You've seen Chelsea Davenport and Felix Snow on the scene before, but you've never seen them like this before
"'Reboot' is what country should sound like right now, in 2019."
That's what Felix Snow of 17 Memphis has to say about the band's latest offering. Released in August, this catchy genre-crossover about a couple fighting for their relationship just got the music video treatment, and Popdust has the exclusive on it right here. It has classic MTV feel, glossy 21st century sheen, and shows us how country music should sound and look at the close of the 2010s.
"We did this video with the very talented Rachel Deeb. We wanted to keep the concept simple and beautiful," says Chelsea Davenport, the other half of 17, "We filmed at a giant paint warehouse in Nashville, got the band together and just went for it." In contrast to the borderline improvisational nature of the shoot; the final product has a polished and almost David Fincher feel in places. Notably, the use of black and white and the recurring shot of Davenport interacting with a mirror create this impression. "This is our first official music video as 17 Memphis," adds Davenport, "so it's our big 'hello' to the world."
17 Memphis is not your typical country group. Apart from their sound, that blends influences from all corners of the musical world, they have a story that feels ripped from the pages of a novel. Both Davenport and Snow had successful careers as solo acts, but after ending up in a Memphis hotel room together following a cross-country road trip an acoustic guitar brought them together into a musical and romantic partnership. "17 Memphis is our heart and our life. It's literally us. No put ons, no masks. Every time we play, whether it's in front of our dogs or in front of a crowd, it feels like home," enthuses Snow, "We are proud to be a part of music that's so free and unencumbered."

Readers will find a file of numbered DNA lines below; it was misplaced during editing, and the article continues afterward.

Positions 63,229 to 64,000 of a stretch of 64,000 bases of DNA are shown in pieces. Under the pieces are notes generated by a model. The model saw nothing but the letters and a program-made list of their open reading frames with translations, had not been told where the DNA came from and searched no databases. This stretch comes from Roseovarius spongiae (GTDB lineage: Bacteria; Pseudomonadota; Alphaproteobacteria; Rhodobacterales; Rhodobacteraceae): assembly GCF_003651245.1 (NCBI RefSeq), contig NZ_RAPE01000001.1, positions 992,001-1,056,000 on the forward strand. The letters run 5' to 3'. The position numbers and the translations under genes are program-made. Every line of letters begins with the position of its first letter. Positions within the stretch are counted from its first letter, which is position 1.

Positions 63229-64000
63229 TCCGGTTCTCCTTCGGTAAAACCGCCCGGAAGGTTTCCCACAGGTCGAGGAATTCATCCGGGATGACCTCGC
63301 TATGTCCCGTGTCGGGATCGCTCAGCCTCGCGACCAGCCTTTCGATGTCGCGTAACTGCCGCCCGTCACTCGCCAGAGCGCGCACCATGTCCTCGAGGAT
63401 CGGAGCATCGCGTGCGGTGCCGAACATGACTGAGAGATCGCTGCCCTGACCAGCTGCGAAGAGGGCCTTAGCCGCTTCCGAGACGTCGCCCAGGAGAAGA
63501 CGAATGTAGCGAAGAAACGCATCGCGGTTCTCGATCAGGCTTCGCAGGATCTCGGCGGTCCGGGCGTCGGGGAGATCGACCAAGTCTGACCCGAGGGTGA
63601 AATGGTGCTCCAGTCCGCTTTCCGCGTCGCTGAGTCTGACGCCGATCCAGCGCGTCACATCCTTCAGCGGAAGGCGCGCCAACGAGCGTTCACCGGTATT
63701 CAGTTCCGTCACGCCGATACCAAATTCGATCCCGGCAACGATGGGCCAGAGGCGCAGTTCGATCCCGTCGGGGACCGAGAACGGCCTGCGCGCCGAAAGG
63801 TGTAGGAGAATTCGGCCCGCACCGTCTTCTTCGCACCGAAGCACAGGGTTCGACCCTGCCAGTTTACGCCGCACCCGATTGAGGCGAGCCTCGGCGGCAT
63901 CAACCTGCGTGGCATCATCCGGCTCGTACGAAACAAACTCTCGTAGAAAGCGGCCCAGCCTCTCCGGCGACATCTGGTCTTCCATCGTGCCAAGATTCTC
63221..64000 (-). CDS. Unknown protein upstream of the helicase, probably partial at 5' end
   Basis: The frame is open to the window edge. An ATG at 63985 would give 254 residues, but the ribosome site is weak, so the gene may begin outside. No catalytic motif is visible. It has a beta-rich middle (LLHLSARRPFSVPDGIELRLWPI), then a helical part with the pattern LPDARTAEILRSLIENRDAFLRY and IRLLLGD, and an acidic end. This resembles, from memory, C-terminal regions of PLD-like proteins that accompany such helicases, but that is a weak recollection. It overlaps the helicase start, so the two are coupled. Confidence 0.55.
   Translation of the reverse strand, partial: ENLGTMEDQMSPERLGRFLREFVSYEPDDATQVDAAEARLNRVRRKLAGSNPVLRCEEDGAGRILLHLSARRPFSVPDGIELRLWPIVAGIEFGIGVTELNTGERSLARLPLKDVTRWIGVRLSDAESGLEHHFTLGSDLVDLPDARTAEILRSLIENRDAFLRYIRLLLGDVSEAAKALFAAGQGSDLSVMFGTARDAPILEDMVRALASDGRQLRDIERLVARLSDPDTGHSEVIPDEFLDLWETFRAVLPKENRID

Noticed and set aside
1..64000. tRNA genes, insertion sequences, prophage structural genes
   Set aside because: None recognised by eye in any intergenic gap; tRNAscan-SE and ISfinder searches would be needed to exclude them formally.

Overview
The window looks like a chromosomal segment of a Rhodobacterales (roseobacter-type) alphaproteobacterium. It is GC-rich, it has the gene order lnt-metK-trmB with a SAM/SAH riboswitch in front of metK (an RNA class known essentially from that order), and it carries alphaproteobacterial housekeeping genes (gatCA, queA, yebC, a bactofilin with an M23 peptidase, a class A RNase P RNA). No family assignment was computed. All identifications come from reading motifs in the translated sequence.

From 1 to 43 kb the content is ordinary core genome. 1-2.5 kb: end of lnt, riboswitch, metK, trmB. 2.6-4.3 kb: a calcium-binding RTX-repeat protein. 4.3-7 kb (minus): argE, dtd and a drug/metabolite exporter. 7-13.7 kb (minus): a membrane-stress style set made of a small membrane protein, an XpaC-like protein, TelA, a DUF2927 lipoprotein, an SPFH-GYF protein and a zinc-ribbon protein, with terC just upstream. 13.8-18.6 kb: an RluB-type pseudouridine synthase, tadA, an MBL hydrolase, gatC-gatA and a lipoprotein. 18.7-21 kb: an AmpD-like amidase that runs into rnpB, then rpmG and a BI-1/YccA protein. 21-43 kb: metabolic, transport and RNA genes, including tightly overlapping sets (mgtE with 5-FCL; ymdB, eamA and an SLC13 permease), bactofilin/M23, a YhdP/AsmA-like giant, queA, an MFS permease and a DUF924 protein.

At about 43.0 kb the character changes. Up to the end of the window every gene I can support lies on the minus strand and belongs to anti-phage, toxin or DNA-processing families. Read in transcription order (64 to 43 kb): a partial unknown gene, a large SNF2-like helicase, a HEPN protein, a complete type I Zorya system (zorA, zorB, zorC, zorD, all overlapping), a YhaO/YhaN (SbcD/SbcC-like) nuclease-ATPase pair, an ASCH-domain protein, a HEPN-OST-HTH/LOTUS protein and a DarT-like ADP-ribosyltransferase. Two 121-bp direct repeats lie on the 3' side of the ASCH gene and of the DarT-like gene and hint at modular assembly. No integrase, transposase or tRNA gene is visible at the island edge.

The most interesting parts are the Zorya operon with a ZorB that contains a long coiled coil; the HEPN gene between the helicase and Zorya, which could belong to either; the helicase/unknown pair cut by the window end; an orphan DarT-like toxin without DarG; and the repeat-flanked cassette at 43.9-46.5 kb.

There is certainly something special about these two, and about "Reboot." The piece, both as a visual and an auditory work, is a wonderful indicator of what they are capable of. The song speaks to feelings we've all had in a relationship at some point, the feeling of righteous anger that flies in the face of the love you feel for the person you are angry with. All of that followed by regret, and the desire to get back to a moment deceptively close-by, before feelings were hurt and egos bruised. The video presents this story in a way that puts the duo front and centre, and then lets them tell you what they're all about. It's a fantastic video debut, and the world is ready to see more of what these two have to offer.
Follow 17 Memphis Online!
The rocker celebrates his 45th birthday today
Jack White almost became a priest.
But then again, did he? The iconic rocker has regularly beguiled the press. "I'd got accepted to a seminary in Wisconsin," he told 60 Minutes Mike Wallace back in 2005 in what seemed like a moment of genuine candor. "At the last second, I thought, 'I'll just go to public school."
Whether you believe that story or not, the blues-rock polymath, who turns 45 today, has led an undeniably punk life and crafted some of the most sacred rock music in history. Two decades after The White Stripes' self-titled debut, Jack White has remained purposefully slippery with the public. He told publications that he and Meg White, his then-wife and White Stripes-cohort, were the youngest of ten siblings and claimed that his label, Third Man Records, used to be a candy company, among other outlandish claims.